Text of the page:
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Communicating With the Human Mind

Updated on December 3, 2012

Persuasion in the Age of Overload

How do you get your message across to anyone in this age of information overload?

Each of us is subjected to millions of bits of information coming at us through all five of our senses. Some even estimate that we receive 400 billion bits of information every second.

Your nervous system is constantly being bombarded with an unimaginable volume of information. Even the most powerful computer would soon seize up in the face of that onslaught so the human ‘computer’ needs to have a mechanism to enable it to cope – otherwise we’d all go crazy.

Fortunately our mind has a built-in filtering system to make dealing with all that information manageable. The good news is that if you understand how this works you can communicate more effectively with others.

A useful model for explaining this has been developed in the field of NLP (Neuro-linguistic Programming).

This model explains what happens inside our minds when we experience communication – it might be something we see on the television, a phone call we receive or a comment somebody makes. This ‘trigger event’ then enters the mind’s filtering system. Understanding what happens during this filtering process gives you a huge advantage in communication because you will have unique knowledge of your audience.

Here are the four steps of that process:

  • Filter Level 1: Deletion, Distortion and Generalization
  • Filter Level 2: Memories and Decisions
  • Filter Level 3: Values, Beliefs and Attitudes
  • Filter Level 4: Metaprograms

Below, we look at each of these filters individually.

Overall, the filters explain how two people see the same things differently or why one will buy and the other will run the opposite way.

What happens next?

After the trigger event has been processed through our mental filtering system, we create something inside of our head that is known as an Internal Representation. This may be in the form of a picture, a sound, a feeling, a smell, a taste or words (in the form of self-talk). This all happens very quickly at an unconscious level.

The nature of the Internal Representation will determine how we feel about something (called our State) and, in turn, this will influence our physiology. The combined result of this will cause us to take a particular action – leading to the eventual result or outcome.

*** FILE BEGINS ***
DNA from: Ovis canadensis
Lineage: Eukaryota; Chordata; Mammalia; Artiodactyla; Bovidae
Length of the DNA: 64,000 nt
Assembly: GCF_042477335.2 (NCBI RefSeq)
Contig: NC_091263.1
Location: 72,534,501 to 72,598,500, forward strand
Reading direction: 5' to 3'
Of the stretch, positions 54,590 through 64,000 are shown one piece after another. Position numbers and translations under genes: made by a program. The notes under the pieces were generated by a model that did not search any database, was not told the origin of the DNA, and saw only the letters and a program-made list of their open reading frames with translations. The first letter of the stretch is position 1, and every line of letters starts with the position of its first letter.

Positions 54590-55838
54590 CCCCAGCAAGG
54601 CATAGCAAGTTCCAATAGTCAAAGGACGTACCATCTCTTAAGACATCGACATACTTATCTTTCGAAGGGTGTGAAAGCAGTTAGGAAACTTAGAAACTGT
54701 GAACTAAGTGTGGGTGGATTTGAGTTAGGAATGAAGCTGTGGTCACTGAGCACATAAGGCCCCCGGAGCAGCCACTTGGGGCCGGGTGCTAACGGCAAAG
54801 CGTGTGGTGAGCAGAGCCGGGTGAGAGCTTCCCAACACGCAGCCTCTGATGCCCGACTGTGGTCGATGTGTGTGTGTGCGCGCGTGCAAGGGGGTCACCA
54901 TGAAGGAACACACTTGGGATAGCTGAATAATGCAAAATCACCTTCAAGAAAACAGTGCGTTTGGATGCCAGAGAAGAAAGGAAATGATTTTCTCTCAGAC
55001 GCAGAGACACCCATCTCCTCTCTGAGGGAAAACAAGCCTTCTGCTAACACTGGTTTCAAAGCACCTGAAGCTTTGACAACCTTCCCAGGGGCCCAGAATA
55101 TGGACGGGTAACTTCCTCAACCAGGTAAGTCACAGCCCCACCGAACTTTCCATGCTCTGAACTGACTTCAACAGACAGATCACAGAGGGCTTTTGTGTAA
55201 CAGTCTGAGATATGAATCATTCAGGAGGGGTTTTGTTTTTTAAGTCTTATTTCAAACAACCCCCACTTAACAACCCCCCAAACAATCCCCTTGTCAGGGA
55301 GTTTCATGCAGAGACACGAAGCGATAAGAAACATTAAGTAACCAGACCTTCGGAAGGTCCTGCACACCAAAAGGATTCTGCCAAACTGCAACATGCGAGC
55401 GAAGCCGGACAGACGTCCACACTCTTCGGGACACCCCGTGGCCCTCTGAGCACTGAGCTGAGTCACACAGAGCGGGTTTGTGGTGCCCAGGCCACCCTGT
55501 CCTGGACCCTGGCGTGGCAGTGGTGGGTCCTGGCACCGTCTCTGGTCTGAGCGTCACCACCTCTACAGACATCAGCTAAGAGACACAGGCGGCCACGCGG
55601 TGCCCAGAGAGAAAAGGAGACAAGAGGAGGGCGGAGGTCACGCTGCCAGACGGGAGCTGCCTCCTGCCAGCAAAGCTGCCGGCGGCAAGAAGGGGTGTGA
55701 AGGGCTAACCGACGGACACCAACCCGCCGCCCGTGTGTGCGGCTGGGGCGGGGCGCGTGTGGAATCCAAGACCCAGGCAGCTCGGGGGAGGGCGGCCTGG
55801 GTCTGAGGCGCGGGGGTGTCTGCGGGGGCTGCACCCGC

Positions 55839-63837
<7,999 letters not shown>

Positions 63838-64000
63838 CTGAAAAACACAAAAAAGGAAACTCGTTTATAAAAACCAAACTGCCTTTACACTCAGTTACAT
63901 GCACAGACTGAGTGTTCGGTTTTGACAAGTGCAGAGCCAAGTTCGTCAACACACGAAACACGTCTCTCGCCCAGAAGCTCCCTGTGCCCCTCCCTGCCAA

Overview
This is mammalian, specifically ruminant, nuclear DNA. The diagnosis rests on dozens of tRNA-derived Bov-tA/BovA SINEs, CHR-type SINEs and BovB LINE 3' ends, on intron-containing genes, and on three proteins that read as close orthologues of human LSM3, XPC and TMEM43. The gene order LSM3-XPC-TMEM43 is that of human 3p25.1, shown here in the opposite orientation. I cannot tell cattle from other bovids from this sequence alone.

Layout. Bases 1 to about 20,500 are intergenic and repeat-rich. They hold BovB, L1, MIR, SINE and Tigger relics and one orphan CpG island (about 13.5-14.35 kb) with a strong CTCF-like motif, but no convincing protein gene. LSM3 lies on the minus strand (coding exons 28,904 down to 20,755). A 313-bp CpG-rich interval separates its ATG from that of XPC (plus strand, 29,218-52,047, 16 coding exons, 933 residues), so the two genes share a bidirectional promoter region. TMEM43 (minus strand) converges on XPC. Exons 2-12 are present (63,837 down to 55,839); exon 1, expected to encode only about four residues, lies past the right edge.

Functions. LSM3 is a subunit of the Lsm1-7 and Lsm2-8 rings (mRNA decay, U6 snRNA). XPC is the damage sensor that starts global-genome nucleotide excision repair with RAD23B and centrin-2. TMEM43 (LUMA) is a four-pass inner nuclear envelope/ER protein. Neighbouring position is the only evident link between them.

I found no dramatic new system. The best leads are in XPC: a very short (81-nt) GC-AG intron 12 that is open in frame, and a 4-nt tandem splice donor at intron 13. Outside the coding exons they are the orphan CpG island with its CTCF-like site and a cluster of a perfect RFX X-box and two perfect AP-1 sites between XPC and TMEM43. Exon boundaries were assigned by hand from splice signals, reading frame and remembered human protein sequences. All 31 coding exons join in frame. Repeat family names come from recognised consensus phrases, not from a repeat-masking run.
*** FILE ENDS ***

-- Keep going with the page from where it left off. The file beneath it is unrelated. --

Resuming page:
When you are communicating with people, you want to ensure that the Internal Representations and States that you create in their minds are as positive as possible.

Clearly two people will have different Internal Representations depending on how they have filtered the information and this will cause them to create different outcomes.

Your ability to control your own Internal Representation of an event – and that of the others around you – will determine your success.

Four Persuasion Filters of the Mind

Here we look at each of the filters in more detail

Filter Level 1: Deletion, Distortion and Generalization

When we process the information that our senses have taken in, we adapt what we see based on our own experience and priorities.

  • When we delete information, our mind decides not to make us consciously aware of it.
  • If we distort information, we change its meaning into something different, based on pre-conceived ideas.
  • When we generalize information, we put things into convenient categories by saying ‘that is the same as …’

These shortcuts are essential to manage the flow of information but can sometimes work against us.

Filter Level 2: Memories and Decisions

  • Our memories have a significant impact on our perceptions and on the way we behave.
  • Decisions we have made in the past also have a huge impact on who we are now.

Filter Level 3: Values, Beliefs and Attitudes

  • Our values motivate us and help us decide what to do. They guide us when to feel good about something and when to feel bad.
  • Beliefs are the way we generalize about the world. They can be seen as an 'on/off' switch that creates or denies us personal power.
  • Attitudes are our collections of beliefs and values around subjects.

Filter Level 4: Metaprograms

Metaprograms are unconscious filters that have a big influence on the way people think and act. The basic metaprograms, for example, categorize people based on their:

  • Source of energy - 'Introverts' typically enjoy their own company when they want to relax while 'extroverts' re-energize in the company of larger groups.
  • Decision-making – 'Thinkers' tend to be cool and rational about decisions whereas 'feelers' tend to rely more heavily on their emotions.

Understanding your own metaprograms and those of people around you can give you a big advantage in communication.


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